Aim To assess trends in survival and geographic disparities among children (0–14 years) with chronic myeloid leukaemia (CML) before and after the introduction of molecular therapy, namely tyrosine kinase inhibitors (TKIs) in Southern-Eastern European (SEE) countries and the USA. Methods We calculated survival among children with CML, acute lymphoblastic (ALL) and acute myeloid leukaemia (AML) in 14 SEE (1990–2014) cancer registries and the U.S. Surveillance, Epidemiology and End Results Program (SEER, 1990–2012). We used Kaplan–Meier curves and multivariate Cox regression models to calculate hazard ratios (HRs) with 95% confidence intervals (CIs). Results Among 369 CML cases, substantial improvements were noted in 2-year survival during the post-TKI (range: 81–89%) compared to pre-TKI period (49–66%; HR: 0.37, 95% CI: 0.23–0.60). Risk of death was three times higher for <5-year-old children versus those aged 10–14 years (HR: 3.03, 95% CI: 1.85–4.94) and 56% higher for those living in SEE versus SEER (HR: 1.56, 95% CI: 1.01–2.42). Regardless of geographic area and period of TKI administration, however, age seems to be a significant determinant of CML prognosis (pre-TKI period, HR0–4y: 2.71, 95% CI: 1.53–4.79; post-TKI period, HR0–4y: 3.38, 95% CI: 1.29–8.85). Noticeably, post-TKI survival in CML overall approximates that for ALL, whereas therapeutic advancements for AML remain modest. Conclusion Registry data show that introduction of molecular therapies coincides with revolutionised therapeutic outcomes in childhood CML entailing dramatically improved survival which is now similar to that in ALL. Given that age disparities in survival remain substantial, offering optimal therapy to entire populations is an urgent priority. © 2016 Elsevier Ltd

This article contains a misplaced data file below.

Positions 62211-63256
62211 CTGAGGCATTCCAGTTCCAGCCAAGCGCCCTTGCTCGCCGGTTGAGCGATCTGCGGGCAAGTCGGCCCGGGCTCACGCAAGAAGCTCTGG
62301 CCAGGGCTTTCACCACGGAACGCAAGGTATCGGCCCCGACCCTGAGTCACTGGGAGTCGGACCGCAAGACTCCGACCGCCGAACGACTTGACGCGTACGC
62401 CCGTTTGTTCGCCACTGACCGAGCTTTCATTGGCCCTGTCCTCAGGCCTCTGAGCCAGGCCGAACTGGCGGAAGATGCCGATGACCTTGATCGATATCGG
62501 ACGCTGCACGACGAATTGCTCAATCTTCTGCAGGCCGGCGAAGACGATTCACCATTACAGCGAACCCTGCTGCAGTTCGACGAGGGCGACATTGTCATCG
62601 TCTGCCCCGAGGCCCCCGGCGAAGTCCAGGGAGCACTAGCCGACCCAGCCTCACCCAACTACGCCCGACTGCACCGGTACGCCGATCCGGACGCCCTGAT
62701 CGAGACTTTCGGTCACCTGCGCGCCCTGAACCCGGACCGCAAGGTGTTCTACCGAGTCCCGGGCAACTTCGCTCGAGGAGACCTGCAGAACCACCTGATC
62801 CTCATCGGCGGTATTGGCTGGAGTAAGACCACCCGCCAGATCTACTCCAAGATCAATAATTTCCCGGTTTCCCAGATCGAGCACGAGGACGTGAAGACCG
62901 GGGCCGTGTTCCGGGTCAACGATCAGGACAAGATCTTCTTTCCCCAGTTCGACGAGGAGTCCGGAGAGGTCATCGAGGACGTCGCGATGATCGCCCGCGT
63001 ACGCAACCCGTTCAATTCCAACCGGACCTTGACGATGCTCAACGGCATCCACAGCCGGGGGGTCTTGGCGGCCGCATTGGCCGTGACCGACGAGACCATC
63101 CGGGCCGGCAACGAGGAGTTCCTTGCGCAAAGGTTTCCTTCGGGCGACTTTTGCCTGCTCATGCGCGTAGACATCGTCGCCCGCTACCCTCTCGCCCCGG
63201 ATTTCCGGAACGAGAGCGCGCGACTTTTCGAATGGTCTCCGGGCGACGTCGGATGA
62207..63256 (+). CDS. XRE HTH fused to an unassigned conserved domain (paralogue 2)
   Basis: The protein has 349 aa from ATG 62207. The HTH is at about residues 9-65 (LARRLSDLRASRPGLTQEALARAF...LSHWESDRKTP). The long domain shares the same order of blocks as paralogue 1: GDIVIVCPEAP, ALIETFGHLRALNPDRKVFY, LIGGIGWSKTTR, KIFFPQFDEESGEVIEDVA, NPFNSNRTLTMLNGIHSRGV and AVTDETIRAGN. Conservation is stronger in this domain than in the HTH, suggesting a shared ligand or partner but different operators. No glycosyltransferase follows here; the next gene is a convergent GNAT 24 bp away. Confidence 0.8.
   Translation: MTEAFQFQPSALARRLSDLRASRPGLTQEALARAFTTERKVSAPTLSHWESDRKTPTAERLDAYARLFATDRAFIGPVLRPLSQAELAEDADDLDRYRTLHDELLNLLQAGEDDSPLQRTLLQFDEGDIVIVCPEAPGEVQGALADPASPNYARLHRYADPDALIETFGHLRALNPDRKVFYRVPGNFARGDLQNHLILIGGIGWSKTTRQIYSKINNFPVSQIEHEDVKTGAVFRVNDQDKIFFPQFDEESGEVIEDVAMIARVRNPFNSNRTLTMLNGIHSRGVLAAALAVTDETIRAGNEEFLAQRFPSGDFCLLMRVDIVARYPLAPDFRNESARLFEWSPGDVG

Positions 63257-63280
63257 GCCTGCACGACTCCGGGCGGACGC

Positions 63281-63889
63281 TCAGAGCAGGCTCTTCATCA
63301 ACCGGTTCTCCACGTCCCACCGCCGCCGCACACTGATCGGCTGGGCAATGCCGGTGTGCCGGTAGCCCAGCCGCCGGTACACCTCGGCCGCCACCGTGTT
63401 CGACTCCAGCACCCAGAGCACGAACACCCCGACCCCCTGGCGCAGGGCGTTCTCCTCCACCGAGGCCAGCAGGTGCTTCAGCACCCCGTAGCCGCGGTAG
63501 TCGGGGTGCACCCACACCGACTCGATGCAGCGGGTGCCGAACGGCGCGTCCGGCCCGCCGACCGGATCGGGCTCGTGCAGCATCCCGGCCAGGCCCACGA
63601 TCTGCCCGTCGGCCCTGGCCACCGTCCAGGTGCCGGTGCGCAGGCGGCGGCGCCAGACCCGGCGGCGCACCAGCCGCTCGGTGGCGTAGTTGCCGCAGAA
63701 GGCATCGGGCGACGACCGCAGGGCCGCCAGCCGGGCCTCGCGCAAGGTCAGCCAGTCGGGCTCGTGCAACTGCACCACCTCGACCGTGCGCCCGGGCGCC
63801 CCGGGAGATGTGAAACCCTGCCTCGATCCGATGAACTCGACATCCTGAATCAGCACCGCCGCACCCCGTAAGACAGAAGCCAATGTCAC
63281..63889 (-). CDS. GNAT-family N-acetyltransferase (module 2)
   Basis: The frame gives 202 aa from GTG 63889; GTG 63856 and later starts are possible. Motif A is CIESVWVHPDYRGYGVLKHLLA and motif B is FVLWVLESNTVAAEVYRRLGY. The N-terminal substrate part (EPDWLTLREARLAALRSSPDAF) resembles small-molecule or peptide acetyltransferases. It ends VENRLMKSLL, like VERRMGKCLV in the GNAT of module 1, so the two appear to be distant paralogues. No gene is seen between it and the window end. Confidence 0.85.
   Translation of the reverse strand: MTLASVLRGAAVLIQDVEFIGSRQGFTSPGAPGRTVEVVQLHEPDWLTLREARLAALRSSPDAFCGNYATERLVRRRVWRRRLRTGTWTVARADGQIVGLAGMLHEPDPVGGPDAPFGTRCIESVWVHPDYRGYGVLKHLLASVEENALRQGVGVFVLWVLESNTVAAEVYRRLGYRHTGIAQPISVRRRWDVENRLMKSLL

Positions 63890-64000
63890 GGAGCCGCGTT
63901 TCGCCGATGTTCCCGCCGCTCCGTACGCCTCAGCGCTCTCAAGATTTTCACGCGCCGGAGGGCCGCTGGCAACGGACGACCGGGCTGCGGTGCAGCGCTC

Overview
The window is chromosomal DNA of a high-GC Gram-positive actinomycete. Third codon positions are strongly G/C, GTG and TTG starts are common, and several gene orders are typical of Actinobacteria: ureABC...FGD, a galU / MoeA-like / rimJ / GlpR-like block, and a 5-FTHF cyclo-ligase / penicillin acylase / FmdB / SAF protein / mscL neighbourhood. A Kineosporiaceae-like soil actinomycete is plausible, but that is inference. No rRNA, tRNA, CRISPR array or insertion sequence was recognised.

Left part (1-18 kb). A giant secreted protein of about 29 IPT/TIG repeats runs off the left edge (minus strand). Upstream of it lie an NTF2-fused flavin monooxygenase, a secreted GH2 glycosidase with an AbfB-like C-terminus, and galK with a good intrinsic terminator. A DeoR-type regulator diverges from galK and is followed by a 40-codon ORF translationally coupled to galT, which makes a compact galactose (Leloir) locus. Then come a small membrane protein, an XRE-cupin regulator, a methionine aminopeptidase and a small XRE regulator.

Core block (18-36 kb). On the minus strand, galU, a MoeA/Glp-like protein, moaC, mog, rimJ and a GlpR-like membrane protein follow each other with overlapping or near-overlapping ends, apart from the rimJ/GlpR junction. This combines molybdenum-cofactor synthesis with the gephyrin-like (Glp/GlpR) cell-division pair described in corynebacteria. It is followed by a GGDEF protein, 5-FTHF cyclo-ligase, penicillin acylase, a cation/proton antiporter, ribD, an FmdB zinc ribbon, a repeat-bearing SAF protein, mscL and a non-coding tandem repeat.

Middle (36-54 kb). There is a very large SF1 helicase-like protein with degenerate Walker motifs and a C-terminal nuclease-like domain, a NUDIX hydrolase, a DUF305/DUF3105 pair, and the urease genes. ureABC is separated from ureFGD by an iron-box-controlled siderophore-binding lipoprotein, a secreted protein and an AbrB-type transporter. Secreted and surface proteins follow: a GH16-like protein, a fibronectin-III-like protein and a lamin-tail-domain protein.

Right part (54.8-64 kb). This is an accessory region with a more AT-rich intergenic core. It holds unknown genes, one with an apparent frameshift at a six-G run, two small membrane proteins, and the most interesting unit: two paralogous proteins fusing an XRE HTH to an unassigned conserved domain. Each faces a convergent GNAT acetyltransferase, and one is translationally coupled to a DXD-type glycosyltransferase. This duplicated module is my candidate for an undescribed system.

Karalexi M.A.,National and Kapodistrian University of Athens | Papathoma P.,National and Kapodistrian University of Athens | Thomopoulos T.P.,National and Kapodistrian University of Athens | Ryzhov A.,National Institute of Cancer | And 31 more authors.
European Journal of Cancer | Year: 2015